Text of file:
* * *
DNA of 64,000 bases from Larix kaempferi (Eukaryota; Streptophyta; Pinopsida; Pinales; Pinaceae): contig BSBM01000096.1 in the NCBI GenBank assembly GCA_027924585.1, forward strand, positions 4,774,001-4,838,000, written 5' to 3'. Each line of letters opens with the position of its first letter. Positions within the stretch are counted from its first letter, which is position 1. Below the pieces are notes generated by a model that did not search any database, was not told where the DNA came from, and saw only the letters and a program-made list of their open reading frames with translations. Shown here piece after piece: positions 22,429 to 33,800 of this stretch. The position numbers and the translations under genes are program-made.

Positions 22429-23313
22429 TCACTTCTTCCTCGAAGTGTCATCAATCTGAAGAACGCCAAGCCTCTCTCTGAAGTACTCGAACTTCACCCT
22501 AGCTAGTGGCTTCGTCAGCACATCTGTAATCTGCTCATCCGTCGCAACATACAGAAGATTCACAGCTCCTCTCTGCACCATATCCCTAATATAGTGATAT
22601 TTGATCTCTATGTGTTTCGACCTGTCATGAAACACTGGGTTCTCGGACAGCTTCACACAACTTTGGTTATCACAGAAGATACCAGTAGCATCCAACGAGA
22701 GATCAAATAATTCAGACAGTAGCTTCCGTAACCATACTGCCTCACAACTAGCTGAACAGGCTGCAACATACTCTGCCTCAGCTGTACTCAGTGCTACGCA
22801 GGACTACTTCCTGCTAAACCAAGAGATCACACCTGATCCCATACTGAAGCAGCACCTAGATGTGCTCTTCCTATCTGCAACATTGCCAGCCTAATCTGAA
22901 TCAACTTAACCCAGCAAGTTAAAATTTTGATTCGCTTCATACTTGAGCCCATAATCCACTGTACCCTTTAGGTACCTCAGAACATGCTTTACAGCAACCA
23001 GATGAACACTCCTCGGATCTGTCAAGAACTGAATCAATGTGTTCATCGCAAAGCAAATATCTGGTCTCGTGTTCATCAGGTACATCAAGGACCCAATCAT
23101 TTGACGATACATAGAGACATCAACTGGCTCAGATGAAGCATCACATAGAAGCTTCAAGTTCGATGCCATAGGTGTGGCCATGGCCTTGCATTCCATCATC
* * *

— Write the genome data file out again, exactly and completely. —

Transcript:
DNA of 64,000 bases from Larix kaempferi (Eukaryota; Streptophyta; Pinopsida; Pinales; Pinaceae): contig BSBM01000096.1 in the NCBI GenBank assembly GCA_027924585.1, forward strand, positions 4,774,001-4,838,000, written 5' to 3'. Each line of letters opens with the position of its first letter. Positions within the stretch are counted from its first letter, which is position 1. Below the pieces are notes generated by a model that did not search any database, was not told where the DNA came from, and saw only the letters and a program-made list of their open reading frames with translations. Shown here piece after piece: positions 22,429 to 33,800 of this stretch. The position numbers and the translations under genes are program-made.

Positions 22429-23313
22429 TCACTTCTTCCTCGAAGTGTCATCAATCTGAAGAACGCCAAGCCTCTCTCTGAAGTACTCGAACTTCACCCT
22501 AGCTAGTGGCTTCGTCAGCACATCTGTAATCTGCTCATCCGTCGCAACATACAGAAGATTCACAGCTCCTCTCTGCACCATATCCCTAATATAGTGATAT
22601 TTGATCTCTATGTGTTTCGACCTGTCATGAAACACTGGGTTCTCGGACAGCTTCACACAACTTTGGTTATCACAGAAGATACCAGTAGCATCCAACGAGA
22701 GATCAAATAATTCAGACAGTAGCTTCCGTAACCATACTGCCTCACAACTAGCTGAACAGGCTGCAACATACTCTGCCTCAGCTGTACTCAGTGCTACGCA
22801 GGACTACTTCCTGCTAAACCAAGAGATCACACCTGATCCCATACTGAAGCAGCACCTAGATGTGCTCTTCCTATCTGCAACATTGCCAGCCTAATCTGAA
22901 TCAACTTAACCCAGCAAGTTAAAATTTTGATTCGCTTCATACTTGAGCCCATAATCCACTGTACCCTTTAGGTACCTCAGAACATGCTTTACAGCAACCA
23001 GATGAACACTCCTCGGATCTGTCAAGAACTGAATCAATGTGTTCATCGCAAAGCAAATATCTGGTCTCGTGTTCATCAGGTACATCAAGGACCCAATCAT
23101 TTGACGATACATAGAGACATCAACTGGCTCAGATGAAGCATCACATAGAAGCTTCAAGTTCGATGCCATAGGTGTGGCCATGGCCTTGCATTCCATCATC